Raikes joined Microsoft in 1981 as a product manager and served the company through three decades. Over that time, Raikes became a fixture in Redmond as one of the most well-known and respected executives in the company. After serving a variety of roles, including vice president of Office Systems and group vice president of the Worldwide Sales and Support Group, Raikes was named as president of the Microsoft Business Division (MBD). In early 2008, Raikes announced he would retire from the company later that year (Raikes' replacement was none other than Stephen Elop). Upon leaving Microsoft, Raikes became the CEO of the Bill & Melinda Gates Foundation.
Longtime Electronic Arts executive John Schappert left EA and his role as executive vice president for Microsoft in 2007. In return for leaving EA, Microsoft gave Schappert the newly created position of corporate vice president of Microsoft's Interactive Entertainment Business, which included everything from the company's growing Xbox business and Games for Windows division. The addition of Schappert was a major coup for Microsoft at the time, but he lasted less than two years in Redmond before returning to EA as COO last year.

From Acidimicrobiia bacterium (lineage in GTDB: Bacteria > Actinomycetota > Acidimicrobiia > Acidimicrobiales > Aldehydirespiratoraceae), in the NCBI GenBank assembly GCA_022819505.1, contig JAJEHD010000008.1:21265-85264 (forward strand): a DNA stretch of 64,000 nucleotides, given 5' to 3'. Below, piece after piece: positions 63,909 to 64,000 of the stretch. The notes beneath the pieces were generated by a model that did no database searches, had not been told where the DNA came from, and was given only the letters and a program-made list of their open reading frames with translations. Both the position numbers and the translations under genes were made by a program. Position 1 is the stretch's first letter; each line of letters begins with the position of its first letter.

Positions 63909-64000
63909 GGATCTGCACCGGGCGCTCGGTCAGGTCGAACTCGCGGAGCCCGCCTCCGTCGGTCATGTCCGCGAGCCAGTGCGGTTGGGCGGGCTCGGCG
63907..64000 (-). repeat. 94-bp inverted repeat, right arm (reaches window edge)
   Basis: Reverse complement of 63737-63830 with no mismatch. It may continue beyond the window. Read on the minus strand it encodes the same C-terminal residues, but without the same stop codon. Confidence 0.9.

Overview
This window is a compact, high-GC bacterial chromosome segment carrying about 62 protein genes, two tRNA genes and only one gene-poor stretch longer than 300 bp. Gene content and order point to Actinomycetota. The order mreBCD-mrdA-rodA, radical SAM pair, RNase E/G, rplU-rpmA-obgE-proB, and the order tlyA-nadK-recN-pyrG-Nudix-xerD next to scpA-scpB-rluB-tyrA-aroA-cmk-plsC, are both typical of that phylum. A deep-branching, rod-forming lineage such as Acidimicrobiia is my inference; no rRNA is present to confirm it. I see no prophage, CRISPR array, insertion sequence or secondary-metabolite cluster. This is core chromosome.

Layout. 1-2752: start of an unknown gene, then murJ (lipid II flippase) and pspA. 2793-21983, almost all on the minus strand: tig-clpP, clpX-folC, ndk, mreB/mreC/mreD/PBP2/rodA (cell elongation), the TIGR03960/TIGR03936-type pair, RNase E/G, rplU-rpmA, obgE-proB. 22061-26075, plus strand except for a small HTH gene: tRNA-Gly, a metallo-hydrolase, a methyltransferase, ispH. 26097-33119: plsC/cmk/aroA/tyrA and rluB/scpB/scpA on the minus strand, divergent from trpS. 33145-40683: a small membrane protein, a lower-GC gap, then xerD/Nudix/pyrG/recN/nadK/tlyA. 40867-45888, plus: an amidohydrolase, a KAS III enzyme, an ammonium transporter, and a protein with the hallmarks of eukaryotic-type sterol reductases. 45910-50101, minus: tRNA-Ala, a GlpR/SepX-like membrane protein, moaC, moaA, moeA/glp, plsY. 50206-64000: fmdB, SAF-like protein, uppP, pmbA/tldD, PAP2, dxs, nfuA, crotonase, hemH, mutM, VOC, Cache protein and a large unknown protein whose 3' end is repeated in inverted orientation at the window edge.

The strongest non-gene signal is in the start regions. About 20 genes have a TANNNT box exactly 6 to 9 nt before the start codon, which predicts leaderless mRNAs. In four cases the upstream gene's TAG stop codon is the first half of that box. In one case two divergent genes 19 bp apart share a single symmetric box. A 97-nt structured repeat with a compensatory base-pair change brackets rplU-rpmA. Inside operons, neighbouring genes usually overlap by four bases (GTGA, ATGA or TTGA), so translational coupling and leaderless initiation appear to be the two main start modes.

Stuart Scott joined Microsoft in 2005 as corporate vice president and co-CIO, sharing the role with Ron Markezich, vice president of managed solutions. By 2006, Scott had the role of CIO all to himself -- but he didn’t last very long. In November of 2007, the software giant terminated Scott’s employment after "an investigation for violation of company policies." The specific company policies, along with the nature of the alleged violation, were never publicly disclosed. So let’s not speculate. Bottom line? Scott was another executive casualty, and a particularly embarrassing one, in the Vista era.